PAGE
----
Soldier first, citizen at last

Family of fallen man presented with law that eases naturalization process

July 02, 2008|By Jessica Anderson | Jessica Anderson,SUN REPORTER

Under clear blue skies and with a large billowing American flag fluttering in the distance at Fort McHenry, Michelle Murphy struggled to hold back tears as she stood at the lectern to speak.

She was at yesterday's ceremony to receive a copy of recently passed legislation named for her son, an Army reservist who was killed in Iraq by a roadside bomb while on his way to provide fingerprints for his citizenship application.

The new law, signed by President Bush, allows those serving in the military to use the fingerprints they gave when they enlisted to process new naturalization paperwork, rendering unnecessary the deadly trip Spc. Kendell Frederick took near Tikrit in 2005.

"This has been a long day coming for my family," Murphy told dozens of attendees, including family and friends, Sen. Barbara A. Mikulski and Rep. Elijah E. Cummings. Frederick - who was born in Trinidad and lived in Randallstown - was granted citizenship posthumously.

"We can do better in this country," Cummings said during the ceremony. "It took her pain to make a cause."

Added Mikulski: "His country let him down."

The new Kendell Frederick Citizenship Assistance Act will help foreign-born members of the military by making it easier for them to fill out citizenship applications and will increase coordination between immigration and military services.

"This is big to get signed and passed," said Del. Shirley Nathan-Pulliam. "As an immigrant myself, this makes us feel like we are valued."

Murphy contacted Mikulski about the new legislation after her son died. The senator, who worked with Cummings, said the law will help more than 20,000 people serving in the military. Bush signed the bill earlier this year.

"I'm glad it's all over even though he won't be here," said Frederick's sister Kennisha Murphy, 18, a student at the University of Maryland Eastern Shore. "His name will be in history."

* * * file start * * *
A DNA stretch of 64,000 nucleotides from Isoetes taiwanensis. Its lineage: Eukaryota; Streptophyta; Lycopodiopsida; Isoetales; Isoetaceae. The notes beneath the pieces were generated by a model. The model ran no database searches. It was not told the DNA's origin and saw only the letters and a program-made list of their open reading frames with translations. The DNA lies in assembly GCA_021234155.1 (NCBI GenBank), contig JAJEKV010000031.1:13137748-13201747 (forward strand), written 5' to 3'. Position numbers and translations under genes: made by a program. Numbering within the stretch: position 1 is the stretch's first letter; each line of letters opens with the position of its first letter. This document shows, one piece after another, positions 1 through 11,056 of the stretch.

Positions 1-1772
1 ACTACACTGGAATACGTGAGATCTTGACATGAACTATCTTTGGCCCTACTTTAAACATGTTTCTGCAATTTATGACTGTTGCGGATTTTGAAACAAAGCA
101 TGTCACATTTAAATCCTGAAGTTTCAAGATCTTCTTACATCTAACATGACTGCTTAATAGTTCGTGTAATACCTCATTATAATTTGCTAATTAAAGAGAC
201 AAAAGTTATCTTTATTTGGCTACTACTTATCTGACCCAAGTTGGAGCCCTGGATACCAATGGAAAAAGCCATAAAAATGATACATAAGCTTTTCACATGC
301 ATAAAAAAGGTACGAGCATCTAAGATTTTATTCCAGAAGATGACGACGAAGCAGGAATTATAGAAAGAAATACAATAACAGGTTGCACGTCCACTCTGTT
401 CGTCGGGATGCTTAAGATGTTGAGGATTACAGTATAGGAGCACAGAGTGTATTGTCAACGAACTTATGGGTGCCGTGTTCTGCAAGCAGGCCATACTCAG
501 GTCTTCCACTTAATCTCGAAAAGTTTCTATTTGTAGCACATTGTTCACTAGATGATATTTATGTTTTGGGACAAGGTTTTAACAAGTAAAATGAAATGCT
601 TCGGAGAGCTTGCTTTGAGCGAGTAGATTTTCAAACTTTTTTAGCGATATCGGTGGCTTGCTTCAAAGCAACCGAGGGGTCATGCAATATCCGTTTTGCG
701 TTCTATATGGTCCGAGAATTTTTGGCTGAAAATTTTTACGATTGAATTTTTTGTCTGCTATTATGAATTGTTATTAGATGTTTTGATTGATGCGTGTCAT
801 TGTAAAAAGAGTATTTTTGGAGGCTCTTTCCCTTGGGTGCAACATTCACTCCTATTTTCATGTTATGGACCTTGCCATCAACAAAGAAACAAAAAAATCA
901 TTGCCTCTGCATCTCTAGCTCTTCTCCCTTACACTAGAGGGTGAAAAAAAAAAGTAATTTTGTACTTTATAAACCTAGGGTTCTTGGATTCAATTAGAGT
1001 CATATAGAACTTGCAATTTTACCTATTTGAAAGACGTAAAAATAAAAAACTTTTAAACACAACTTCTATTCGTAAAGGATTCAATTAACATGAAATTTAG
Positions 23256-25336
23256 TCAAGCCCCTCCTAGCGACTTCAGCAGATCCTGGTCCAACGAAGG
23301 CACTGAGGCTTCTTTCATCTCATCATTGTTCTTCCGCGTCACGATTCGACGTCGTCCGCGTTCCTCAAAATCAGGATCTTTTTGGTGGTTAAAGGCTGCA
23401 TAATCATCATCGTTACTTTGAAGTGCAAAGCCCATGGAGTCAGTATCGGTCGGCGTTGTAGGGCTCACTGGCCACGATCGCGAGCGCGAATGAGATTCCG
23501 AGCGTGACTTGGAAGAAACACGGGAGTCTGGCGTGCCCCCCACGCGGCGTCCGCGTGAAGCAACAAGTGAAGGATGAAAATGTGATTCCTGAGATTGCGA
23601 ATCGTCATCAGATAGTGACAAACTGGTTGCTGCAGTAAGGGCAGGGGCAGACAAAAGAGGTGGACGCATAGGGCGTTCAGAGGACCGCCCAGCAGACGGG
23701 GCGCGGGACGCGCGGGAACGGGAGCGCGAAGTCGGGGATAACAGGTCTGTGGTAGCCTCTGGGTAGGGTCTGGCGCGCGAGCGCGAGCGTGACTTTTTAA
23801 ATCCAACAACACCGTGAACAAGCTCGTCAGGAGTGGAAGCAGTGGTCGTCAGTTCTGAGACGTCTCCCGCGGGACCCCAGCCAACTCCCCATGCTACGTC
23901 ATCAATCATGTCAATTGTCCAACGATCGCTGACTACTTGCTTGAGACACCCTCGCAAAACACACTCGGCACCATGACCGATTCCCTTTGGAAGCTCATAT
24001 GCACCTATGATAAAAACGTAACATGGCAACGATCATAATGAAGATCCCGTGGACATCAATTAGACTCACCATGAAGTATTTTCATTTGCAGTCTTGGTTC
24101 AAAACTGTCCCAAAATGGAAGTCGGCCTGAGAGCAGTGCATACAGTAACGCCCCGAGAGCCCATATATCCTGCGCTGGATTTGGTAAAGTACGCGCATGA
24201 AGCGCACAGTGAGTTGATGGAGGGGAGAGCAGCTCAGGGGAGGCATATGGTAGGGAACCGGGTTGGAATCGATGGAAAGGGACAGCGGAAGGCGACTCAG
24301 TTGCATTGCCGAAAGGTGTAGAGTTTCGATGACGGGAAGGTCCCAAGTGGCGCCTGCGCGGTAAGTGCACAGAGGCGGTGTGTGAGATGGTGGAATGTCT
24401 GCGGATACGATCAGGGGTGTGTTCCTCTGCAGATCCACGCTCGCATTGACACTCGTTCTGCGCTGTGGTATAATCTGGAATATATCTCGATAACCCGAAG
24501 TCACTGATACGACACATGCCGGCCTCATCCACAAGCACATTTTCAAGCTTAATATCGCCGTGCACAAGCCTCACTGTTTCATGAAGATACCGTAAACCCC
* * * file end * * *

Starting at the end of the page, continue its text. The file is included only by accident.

Kennisha Murphy was 15 when her brother died. Although the ceremony reminded her of her loss, causing tears to well up, Kennisha broke into a smile remembering her brother's protective nature.

As his younger sister, she said, "He was always watching me, sometimes annoying me." She added that Frederick was there to help with homework and make her laugh.

During the ceremony in a small, enclosed grassy area overlooking the Northwest Harbor, the PanMajestic Youth Academy Steel Orchestra brightened the mood. Frederick's youngest sister, Kendra, 13, performed with the group, and Murphy said her son had performed in a similar ensemble in Trinidad.

At the end, Murphy was given a copy of the act, a pen that President Bush had used to sign the bill and a gold eagle brooch from Mikulski. Murphy was also presented with an American flag from her cousin Robert Stewart, who is a Fort McHenry park ranger.

Murphy had copies of Faces of Freedom, a book that features profiles of 52 fallen soldiers from different states, Washington, D.C., and Puerto Rico. Murphy encouraged people to buy the book; the proceeds go to Fisher House and Wounded Warrior Project organizations.

On page 84, a large photo of Frederick flashing a wide white smile captures his positive attitude. Murphy said her son was always smiling.

"He knows his mom is a fighter," Murphy said, laughing. "He would have said 'Go mom.' "

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